In December of 1885, George Richard Minot was born in his parent’s house on Marlborough Street in the newly created Back Bay section of Boston. He was the first of, eventually, three boys. His father, James Minot, was a physician and on staff at one of Boston’s finest hospitals, Massachusetts General Hospital. James Minot had married Elizabeth Whitney in 1884, seven years before George was born.
When they married, George’s maternal grandfather, Henry Austin Whitney, built the newlyweds a house, the house in which George was born. Henry Whitney was a wealthy man. He had graduated from Harvard in 1846 and entered banking. Then he invested in the Boston & Providence Railroad at an early stage and made a fortune. He eventually became the president of the railroad. Although he wasn’t a physician, he served as a trustee for the Massachusetts General Hospital.
The Minot family were Boston Brahmins, prominent Bostonians. An ancestor, George Minott—who spelled his last name with an extra t—had emigrated from England in 1630 starting the clan. Minott was one of the leaders of the Massachusetts Bay Colony and had served on the Great and General Court in 1636, when the Court voted to establish a college. The institution took its name two years later when John Harvard, a local minister, died and bequeathed his library to the unnamed college.
George Minot’s great-great grandfather was also named George Richard Minot. This George Minot, born in 1758, was a graduate of Harvard and served as both as a Judge and on the Massachusetts Constitutional convention committee, alongside John Hancock and Samuel Adams.
Later Minots had become scholars and professors. Judge George Minot’s grandson, and George Minot’s great uncle, Francis Minot, was a graduate of Harvard and a physician, who became Professor of Medicine at Harvard. George Minot’s cousin, Charles Segwick Minot was the James Sillman Professor of Comparative Anatomy at Harvard Medical School from 1880 until his death in 1914. In 1901, Charles Segwick Minot served as the president of the American Association for the Advancement of Science, the leading scientific society in the United States.
George Minot grew up as a privileged child. His schooling began at the age of six at a private neighborhood school called, Miss Fiske’s School, which was for boys only. George was often sick as a child, and his poor health caused him to fall one year behind at Miss Fiske’s School. At the age of twelve, he finished with his primary school and moved on to the Volkmann School in 1896.
Growing up, George lived the life of a wealthy child. His mother and most everyone in his neighborhood had servants to help them with house work, usually young women from Ireland or Nova Scotia. Like most families in the neighborhood, the Minot’s spent the summer outside the city. They had a second home in Milton, about 20 miles southwest of Boston. They built this home on land that George’s mother inherited from her father. They usually spent August with his father’s family (his father had five sisters) in Bar Harbor, on the coast of Maine. His paternal grandfather and his grandfather’s close friend and distant relative, Christopher Minot Weld, owned adjacent vacation homes on the waterfront. In the summer, the two houses would fill with all the grandchildren, who would have a great time playing with each other. One of Christopher Weld’s grandchildren would become George’s wife. George’s family spent the winter of 1900-1901 in Santa Barbara, California, because George’s father was concerned about George’s health. He also would spend a few weeks each winter in Palm Beach, Florida.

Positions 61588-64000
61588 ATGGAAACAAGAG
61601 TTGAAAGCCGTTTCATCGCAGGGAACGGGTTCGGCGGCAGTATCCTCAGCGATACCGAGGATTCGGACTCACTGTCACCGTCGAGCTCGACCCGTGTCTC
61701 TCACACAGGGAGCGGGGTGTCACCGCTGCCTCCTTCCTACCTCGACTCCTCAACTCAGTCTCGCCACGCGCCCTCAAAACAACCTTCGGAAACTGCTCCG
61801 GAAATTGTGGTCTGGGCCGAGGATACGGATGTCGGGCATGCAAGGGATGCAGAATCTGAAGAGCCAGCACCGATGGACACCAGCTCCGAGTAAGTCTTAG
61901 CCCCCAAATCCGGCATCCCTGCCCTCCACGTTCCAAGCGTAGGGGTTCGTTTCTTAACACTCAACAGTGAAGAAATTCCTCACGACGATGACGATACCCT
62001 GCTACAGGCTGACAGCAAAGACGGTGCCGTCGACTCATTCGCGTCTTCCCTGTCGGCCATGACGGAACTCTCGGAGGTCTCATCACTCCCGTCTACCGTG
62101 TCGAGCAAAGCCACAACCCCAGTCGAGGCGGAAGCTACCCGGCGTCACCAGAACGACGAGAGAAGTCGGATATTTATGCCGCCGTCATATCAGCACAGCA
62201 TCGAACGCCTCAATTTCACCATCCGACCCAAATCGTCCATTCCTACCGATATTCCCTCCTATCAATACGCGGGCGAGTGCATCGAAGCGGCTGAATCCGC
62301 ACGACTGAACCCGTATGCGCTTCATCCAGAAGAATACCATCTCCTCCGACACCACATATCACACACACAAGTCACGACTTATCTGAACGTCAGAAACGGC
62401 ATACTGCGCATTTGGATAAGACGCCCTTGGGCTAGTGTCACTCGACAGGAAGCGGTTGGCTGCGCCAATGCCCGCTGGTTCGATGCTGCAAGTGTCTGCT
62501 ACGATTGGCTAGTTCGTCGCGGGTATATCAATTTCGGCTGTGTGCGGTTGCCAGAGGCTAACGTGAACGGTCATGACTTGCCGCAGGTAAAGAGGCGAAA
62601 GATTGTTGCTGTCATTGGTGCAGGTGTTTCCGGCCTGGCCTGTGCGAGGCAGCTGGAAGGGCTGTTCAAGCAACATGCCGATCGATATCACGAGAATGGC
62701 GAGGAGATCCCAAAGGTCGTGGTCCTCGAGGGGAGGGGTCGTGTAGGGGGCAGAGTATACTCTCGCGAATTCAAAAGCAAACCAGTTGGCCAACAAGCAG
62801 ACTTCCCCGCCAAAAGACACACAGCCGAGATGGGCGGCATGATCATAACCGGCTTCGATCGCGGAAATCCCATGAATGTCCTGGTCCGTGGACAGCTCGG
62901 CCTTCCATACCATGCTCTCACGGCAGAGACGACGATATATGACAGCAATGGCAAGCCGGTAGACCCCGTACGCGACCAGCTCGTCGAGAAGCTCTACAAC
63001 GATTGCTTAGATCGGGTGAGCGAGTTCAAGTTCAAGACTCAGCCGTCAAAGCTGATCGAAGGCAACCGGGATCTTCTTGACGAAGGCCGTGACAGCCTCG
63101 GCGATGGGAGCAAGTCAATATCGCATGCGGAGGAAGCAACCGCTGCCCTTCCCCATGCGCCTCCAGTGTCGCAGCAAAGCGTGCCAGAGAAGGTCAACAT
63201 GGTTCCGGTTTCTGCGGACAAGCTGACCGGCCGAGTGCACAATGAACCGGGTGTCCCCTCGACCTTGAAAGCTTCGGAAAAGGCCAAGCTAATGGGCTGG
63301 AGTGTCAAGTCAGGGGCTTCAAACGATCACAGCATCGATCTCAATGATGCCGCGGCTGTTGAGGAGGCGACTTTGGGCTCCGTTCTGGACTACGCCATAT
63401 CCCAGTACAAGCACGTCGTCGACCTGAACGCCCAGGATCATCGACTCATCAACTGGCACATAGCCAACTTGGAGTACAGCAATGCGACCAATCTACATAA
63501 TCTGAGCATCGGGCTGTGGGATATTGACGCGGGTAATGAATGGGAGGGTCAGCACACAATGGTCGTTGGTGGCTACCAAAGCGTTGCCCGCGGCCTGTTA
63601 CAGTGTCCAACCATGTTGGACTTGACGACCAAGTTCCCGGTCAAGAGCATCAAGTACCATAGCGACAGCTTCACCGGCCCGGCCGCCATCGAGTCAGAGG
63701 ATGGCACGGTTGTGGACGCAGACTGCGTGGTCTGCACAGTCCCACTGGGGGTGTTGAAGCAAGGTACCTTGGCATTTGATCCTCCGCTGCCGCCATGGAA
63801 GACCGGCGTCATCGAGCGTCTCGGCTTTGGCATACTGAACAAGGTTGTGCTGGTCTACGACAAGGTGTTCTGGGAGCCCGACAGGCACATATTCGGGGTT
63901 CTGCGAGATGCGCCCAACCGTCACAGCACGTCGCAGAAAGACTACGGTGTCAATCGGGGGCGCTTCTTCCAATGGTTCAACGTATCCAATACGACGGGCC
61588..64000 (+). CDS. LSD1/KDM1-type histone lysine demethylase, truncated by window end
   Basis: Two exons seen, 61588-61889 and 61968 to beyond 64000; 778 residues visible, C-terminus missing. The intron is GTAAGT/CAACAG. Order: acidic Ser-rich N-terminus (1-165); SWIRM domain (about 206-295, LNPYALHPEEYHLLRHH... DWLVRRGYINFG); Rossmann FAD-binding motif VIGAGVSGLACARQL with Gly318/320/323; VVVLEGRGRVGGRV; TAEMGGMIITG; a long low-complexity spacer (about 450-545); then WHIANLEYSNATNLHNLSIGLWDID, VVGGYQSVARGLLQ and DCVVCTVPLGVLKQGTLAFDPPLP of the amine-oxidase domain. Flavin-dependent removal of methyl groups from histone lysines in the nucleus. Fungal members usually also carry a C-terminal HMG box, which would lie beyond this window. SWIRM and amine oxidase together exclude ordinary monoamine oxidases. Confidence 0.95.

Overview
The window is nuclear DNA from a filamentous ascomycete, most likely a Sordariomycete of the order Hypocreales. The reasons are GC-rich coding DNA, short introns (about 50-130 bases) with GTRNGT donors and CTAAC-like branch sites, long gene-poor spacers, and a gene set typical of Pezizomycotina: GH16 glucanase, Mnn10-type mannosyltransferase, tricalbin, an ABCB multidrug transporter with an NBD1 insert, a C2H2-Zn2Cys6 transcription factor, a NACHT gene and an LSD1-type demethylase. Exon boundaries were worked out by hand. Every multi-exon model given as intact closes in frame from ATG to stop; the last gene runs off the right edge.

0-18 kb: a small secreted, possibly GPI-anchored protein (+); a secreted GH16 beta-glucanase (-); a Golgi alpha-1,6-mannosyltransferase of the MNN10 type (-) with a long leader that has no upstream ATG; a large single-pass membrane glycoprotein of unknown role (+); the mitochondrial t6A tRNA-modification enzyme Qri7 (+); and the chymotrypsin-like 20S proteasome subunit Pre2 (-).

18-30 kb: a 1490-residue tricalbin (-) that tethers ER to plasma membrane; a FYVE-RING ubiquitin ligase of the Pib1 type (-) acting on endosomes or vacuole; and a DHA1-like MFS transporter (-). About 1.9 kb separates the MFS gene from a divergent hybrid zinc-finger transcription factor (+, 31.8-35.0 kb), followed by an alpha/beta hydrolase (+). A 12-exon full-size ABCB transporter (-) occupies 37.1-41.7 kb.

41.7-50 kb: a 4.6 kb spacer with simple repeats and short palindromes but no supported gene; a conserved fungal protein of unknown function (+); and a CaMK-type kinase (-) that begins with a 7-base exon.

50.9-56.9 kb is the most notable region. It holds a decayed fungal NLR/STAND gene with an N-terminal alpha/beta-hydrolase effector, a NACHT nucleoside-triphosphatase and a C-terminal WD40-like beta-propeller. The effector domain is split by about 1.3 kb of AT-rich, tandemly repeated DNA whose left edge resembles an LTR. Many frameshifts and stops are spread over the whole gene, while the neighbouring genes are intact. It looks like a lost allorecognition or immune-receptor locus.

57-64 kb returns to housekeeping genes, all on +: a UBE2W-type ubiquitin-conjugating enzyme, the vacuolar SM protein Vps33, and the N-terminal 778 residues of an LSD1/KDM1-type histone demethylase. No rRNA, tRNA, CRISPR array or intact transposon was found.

The Volkmann School, which George attended from 1896-1904, was initially located a short walk from George’s home, next to the towering Trinity Church. In 1901, the school moved to a new building about a mile further from his home into a building designed by Arthur Volkmann specifically for the school. The school was run by a graduate of Cornell, Arthur Volkmann, who had first taught at another elite private school, Hopkinton’s, before opening his own. Most of the boys who graduated from the Volkmann School went on to Harvard College, and George followed that path.
At the Volkmann School, George was not the athletic type. His father was always concerned with George’s health and would not let him play on the football team or participate in track. He did play right field on the school’s baseball team, but mostly his outside activities involved hiking, sailing, fishing, and golf. He also loved to collect things.
He had an extensive collection of butterflies. His father, and his uncle Charles Sedgwick Minot, a professor at Harvard Medical School, stoked his interest in butterflies with books, advice, and attention. As a 15 year old, when he was in Santa Barbara, George made some observations of a butterfly that was native to southern California. He wrote the observations up and published his first scientific paper, “The Chrysalis of Melitaea Gabbi,” in the May 1902 issue of Entomological News.